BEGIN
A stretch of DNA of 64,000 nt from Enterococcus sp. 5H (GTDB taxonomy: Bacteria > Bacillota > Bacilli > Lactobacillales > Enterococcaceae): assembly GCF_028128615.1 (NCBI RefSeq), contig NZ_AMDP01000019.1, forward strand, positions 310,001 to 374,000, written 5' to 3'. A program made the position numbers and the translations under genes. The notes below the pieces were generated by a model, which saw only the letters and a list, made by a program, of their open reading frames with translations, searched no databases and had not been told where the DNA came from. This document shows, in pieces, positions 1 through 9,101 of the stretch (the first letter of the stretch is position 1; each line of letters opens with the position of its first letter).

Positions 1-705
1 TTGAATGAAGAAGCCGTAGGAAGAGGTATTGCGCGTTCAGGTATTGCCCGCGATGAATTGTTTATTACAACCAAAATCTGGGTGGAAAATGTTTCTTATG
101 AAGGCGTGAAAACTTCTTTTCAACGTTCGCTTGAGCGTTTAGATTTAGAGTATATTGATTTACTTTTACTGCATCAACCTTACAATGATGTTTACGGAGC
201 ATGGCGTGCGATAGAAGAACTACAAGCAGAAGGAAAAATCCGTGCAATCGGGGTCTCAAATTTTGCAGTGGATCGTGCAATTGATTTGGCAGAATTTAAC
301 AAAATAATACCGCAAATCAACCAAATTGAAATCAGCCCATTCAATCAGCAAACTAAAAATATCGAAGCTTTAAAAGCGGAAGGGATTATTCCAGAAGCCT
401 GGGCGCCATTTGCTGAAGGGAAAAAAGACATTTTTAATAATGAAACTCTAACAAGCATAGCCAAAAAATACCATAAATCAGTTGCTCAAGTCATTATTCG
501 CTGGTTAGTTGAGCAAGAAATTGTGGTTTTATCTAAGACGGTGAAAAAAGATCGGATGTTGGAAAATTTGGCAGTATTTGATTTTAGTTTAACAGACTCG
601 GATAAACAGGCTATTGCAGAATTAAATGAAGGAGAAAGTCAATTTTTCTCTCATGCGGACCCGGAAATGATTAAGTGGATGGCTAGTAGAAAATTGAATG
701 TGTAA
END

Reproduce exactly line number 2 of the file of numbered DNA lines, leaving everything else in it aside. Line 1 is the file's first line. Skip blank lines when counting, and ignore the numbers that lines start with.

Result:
Positions 1-705